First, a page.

Andrew Vine: Welcome aboard the 16.18 train - and a journey of disappointment

THE 16.18 train from Sheffield to Leeds probably isn't any more of an ordeal than any other busy service in Yorkshire. But it's an ordeal just the same.

The entrance to Sheffield Station does not match the experience passengersa endure on trains to and from Leeds.

Every time I step on to platform 1B to catch it, there’s a crowd waiting. Come rain or shine, on any weekday, there are easily enough people to fill four carriages. It’s completely predictable.

And equally predictably, a two-carriage train always trundles into the station and the regulars roll their eyes.

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As an exercise in British restraint and good manners, the behaviour of us all could hardly be bettered. We don’t jostle or push, let older passengers and parents with children go first to bag seats, and a lot of us end up standing.

So last week as usual, I didn’t get a seat. I haven’t had a seat all the way from Sheffield to Leeds any time I’ve caught the 16.18 in the past year.

As we set off from Sheffield, the aisle was already crowded from front to back with standing passengers. A few minutes later, the train arrived at Meadowhall, where the platform was busy with shoppers laden with their bags.

Somehow they all got on. Now I know how a tinned sardine feels.

There’s something else about the 16.18. As it pulls out of Meadowhall, everybody standing always looks at their watches. We’re all checking how long it will be before we reach the next stop, Barnsley, where with luck, quite a few people will get off and not many are waiting to get on.

We were out of luck. Not many people got off, and quite a few got on. Onwards to Wakefield Kirkgate, where it thinned out a bit, but still not enough for everybody to have a seat.

Not long afterwards, there were audible sighs of relief as we arrived at Leeds, where on one of the hottest afternoons of the year, we all got off as damp as face flannels after a wash.

Conversations spring up between strangers when you’re shoulder-to-shoulder for a journey lasting about an hour, and the woman next to me wondered aloud why a longer train was never put on the 16.18, because it was always the same.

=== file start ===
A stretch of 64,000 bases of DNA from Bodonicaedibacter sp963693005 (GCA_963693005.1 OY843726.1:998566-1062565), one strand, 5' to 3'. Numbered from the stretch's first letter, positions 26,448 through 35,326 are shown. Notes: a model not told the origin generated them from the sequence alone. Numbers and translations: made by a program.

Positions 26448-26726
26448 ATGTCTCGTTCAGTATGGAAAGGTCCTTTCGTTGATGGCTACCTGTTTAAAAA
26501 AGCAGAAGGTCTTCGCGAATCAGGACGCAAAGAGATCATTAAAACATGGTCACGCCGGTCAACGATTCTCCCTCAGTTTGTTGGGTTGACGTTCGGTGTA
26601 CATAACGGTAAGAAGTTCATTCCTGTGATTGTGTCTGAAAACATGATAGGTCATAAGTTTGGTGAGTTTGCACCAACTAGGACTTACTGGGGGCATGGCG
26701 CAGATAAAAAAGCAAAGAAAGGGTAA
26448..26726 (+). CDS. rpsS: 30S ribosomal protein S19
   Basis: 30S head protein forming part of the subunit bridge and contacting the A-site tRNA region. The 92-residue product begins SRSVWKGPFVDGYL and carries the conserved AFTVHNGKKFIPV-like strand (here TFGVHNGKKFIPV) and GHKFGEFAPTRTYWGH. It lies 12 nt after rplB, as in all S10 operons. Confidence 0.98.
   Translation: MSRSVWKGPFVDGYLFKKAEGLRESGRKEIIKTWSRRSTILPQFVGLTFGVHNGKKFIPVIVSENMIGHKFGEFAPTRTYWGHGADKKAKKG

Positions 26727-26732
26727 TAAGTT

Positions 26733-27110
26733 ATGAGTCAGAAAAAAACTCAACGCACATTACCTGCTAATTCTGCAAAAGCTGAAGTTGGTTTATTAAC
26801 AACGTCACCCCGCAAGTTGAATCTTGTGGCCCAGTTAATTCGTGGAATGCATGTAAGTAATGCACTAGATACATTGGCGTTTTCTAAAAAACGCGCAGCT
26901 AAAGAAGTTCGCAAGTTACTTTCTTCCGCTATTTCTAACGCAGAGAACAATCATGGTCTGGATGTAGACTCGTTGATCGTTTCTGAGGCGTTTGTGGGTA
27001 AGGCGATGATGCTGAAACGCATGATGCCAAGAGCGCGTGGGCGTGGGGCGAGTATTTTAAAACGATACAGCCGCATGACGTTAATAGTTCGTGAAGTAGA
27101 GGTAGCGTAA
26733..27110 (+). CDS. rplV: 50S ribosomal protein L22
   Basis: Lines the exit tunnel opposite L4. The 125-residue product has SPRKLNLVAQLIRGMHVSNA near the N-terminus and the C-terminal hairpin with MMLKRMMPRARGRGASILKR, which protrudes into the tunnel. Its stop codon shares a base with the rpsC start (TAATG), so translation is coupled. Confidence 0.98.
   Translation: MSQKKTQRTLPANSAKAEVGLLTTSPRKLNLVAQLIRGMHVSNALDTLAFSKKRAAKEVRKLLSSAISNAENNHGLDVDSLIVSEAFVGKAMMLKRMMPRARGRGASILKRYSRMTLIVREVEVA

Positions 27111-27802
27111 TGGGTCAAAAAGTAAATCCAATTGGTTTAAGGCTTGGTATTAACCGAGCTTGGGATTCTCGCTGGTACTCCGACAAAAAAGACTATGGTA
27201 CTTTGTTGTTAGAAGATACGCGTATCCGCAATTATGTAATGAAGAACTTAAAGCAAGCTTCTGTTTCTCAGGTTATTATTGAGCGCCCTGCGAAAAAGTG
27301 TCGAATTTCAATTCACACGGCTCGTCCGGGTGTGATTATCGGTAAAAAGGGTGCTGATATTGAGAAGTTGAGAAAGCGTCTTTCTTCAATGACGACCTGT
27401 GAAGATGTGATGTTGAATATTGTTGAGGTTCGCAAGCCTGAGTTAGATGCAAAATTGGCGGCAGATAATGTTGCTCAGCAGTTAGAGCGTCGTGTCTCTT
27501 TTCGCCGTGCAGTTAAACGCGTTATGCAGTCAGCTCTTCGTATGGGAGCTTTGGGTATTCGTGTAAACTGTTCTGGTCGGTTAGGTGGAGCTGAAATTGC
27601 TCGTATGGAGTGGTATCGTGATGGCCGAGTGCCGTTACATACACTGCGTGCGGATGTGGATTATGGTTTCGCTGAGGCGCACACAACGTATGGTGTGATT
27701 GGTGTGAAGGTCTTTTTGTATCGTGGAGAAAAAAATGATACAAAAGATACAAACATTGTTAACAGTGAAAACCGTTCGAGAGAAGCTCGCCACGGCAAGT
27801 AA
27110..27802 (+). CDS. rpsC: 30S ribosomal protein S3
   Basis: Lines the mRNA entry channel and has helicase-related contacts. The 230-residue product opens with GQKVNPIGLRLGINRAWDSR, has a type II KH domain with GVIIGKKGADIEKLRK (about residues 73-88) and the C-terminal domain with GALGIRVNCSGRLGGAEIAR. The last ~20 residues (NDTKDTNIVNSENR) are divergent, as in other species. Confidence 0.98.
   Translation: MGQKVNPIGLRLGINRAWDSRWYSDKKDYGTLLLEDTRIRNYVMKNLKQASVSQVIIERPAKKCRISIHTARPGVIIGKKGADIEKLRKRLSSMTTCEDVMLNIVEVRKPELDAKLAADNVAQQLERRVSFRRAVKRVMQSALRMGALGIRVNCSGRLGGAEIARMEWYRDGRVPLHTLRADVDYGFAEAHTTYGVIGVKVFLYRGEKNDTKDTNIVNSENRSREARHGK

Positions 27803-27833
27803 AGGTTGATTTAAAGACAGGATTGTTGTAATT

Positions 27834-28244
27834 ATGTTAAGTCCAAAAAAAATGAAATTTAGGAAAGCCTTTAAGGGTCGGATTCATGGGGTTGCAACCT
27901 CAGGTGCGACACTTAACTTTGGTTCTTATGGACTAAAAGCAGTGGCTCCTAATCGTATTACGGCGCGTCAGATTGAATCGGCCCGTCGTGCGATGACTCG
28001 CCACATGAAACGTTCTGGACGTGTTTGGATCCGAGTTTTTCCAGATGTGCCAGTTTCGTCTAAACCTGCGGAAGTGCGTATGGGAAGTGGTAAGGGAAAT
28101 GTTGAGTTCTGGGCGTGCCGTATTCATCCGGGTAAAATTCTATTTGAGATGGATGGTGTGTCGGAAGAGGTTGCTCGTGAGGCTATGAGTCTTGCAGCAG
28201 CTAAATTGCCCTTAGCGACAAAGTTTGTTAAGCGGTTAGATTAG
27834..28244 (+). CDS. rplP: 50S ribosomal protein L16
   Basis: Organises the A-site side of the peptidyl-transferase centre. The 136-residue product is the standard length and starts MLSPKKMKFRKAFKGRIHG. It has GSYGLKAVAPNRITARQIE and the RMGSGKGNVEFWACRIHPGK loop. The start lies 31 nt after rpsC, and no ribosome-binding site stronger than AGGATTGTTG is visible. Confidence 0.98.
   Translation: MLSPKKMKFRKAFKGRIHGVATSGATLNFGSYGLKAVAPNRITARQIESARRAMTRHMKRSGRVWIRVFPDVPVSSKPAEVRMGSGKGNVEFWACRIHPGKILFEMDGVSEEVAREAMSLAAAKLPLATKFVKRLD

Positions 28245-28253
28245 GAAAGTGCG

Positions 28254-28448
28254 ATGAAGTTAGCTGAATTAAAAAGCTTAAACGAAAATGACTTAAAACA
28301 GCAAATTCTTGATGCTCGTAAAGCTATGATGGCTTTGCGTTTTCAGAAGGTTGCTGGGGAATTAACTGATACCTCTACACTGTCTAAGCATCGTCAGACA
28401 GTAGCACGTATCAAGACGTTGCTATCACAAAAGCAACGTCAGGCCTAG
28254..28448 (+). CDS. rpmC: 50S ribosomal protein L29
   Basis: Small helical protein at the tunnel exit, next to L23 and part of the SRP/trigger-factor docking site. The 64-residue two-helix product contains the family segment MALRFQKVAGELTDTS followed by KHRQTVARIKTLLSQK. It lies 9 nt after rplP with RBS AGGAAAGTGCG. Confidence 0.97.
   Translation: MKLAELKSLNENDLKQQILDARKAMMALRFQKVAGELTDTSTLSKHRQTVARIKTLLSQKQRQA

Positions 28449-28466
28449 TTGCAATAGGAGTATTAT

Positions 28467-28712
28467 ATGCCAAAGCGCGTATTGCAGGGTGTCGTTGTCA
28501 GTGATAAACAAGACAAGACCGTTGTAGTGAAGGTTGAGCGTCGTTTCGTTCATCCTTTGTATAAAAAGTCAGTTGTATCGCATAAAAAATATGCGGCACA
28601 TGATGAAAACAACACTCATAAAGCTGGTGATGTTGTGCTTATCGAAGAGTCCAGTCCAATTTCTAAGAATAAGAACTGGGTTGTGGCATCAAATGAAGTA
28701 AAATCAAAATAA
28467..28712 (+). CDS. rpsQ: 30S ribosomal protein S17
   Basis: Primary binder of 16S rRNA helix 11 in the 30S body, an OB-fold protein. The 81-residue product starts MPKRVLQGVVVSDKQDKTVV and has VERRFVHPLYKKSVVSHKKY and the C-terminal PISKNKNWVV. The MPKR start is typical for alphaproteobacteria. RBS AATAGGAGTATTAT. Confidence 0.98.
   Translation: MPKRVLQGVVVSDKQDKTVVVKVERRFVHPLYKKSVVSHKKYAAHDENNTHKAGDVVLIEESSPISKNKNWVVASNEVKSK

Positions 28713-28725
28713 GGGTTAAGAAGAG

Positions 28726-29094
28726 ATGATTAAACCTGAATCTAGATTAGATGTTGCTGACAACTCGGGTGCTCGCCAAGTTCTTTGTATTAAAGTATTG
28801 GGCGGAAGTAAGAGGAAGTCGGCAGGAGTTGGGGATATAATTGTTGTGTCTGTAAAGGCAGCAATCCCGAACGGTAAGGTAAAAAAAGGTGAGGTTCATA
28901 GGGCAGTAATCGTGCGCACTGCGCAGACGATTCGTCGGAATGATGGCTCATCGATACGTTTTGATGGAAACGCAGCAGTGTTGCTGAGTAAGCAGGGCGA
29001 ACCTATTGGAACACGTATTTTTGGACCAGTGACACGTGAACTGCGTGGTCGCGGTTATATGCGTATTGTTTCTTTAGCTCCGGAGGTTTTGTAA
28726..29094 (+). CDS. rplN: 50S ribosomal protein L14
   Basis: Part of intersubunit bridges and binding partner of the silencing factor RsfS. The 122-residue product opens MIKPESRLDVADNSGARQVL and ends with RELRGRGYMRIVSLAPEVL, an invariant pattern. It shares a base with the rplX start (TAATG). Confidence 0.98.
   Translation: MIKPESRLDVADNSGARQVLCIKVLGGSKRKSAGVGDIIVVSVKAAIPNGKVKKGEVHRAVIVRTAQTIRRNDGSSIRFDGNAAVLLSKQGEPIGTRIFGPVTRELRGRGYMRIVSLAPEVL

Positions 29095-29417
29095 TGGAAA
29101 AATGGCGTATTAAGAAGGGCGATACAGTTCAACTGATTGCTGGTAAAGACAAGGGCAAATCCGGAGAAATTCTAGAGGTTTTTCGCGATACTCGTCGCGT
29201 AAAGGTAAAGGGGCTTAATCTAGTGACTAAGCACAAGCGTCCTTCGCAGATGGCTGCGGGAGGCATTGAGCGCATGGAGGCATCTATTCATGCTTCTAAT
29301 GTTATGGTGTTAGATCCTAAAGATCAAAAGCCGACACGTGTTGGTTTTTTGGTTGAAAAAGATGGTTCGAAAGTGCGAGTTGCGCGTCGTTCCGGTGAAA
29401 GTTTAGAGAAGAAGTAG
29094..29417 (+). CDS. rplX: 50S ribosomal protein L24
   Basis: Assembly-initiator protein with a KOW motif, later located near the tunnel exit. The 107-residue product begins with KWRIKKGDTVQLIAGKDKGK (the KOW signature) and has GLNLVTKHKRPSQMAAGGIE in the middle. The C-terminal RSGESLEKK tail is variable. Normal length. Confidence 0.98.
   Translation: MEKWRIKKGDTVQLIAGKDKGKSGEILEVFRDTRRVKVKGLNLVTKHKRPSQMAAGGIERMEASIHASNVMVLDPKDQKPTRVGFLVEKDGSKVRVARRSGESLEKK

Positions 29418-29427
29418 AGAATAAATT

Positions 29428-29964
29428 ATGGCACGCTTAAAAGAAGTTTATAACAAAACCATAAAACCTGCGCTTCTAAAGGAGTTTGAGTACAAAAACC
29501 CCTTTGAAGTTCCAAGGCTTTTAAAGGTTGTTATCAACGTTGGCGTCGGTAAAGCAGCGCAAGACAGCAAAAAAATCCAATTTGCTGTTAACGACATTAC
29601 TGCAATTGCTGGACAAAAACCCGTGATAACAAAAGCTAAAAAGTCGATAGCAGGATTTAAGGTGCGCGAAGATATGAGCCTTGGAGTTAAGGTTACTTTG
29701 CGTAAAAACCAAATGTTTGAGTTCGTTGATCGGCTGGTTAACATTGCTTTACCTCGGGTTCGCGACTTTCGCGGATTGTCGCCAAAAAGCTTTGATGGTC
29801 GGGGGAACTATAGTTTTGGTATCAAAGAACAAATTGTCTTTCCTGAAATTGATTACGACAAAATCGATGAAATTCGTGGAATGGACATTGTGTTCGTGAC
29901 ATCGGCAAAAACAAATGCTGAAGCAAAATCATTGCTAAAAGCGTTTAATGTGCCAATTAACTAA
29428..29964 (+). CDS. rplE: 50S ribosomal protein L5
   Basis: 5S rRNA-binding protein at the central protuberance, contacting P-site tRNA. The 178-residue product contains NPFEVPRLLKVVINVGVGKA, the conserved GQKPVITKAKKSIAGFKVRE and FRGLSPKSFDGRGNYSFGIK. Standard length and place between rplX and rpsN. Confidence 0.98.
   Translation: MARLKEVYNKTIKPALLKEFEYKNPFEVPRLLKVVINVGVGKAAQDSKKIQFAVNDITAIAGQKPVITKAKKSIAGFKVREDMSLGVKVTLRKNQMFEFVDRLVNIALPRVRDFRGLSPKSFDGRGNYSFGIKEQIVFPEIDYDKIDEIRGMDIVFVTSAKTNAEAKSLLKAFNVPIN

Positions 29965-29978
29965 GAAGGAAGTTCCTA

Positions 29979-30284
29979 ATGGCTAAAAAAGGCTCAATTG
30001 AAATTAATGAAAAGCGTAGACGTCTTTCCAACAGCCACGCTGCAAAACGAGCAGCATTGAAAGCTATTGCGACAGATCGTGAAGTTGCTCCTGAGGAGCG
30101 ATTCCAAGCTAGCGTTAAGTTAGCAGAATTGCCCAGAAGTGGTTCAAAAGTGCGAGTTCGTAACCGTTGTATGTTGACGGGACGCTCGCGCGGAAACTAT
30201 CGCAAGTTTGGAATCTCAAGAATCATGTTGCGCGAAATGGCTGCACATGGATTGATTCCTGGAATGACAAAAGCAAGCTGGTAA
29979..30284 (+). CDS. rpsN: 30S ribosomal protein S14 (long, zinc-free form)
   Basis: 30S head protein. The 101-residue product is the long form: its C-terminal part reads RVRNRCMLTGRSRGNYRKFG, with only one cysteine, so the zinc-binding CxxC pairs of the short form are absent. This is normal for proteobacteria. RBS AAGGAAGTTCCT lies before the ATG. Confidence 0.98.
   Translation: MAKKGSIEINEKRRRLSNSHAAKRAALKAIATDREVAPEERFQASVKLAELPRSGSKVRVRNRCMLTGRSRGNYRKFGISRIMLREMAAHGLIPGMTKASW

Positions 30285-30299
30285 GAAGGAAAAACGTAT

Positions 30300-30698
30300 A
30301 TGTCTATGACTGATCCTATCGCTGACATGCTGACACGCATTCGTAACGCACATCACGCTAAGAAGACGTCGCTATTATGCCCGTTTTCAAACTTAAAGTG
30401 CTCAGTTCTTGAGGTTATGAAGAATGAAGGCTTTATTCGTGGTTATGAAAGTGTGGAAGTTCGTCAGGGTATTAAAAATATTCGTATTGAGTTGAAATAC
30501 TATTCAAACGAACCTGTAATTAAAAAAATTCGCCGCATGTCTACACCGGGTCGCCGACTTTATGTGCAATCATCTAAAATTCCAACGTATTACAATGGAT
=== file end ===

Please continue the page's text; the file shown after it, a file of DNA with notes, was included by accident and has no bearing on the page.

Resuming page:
Why indeed? It seems blindingly obvious. If it’s always busy, why not put on four carriages, or even six?

This is, after all, a service between Yorkshire’s two biggest cities, taking in the county’s largest shopping centre at a time of day when early starters are finishing work and Meadowhall’s customers are heading home. It cannot come as a surprise that a lot of passengers will want to get on.

But the questions all of us
with elbows tucked into our bodies in order to take up as
little space as possible asked ourselves run through the minds and conversations of rail commuters all over Yorkshire, every day.

Tens of thousands of people on services even more crowded than the 16.18 have uncomfortable, sweaty journeys to put up with, arriving at work crumpled and out-of-sorts even before they start.

Use public transport, we’re urged. Keep cars off the roads, do your bit to ease congestion and help the environment by reducing pollution.

Which is all well and good if the trains were up to it. But they are not, and unlikely to be for several years yet.

New franchises for Yorkshire’s commuter routes that began in the spring promised a £1.2bn boost to rail services with 500 brand-new carriages, room for 40,000 more passengers and thousands more services.

It didn’t feel that way on the 16.18. None of us packed into the aisle was clamouring for new carriages. A couple more of the old ones would have done us quite nicely, thank you.

Improvements will take time, and perhaps in two or three
years our commutes will be a pleasure.

Suggest that to anybody who routinely stands, and they will snort with derision, believing it when they see it.

Before then, though, long-suffering rail passengers are likely to have insult piled upon injury by being required to pay more for the privilege of standing.

The country’s biggest rail ticket website, Trainline, is to constantly update prices to reflect how busy services are. This is ostensibly to encourage people on to quieter trains, but is likely to mean higher fares on peak services. That’s in addition to the annual across-the-board fare increase.

This is not a strategy for fostering goodwill on the 16.18, or any other service where we are forced into reluctant intimacy with strangers because of overcrowding.

In fact, the conversations that went back and forth between those of us standing came up with much better ideas.

Freeze fare increases until there is room for everybody to have a seat. And find a few more carriages, whether new or old, so that all of us on platform 1B look forward to the journey instead of bracing ourselves for an ordeal.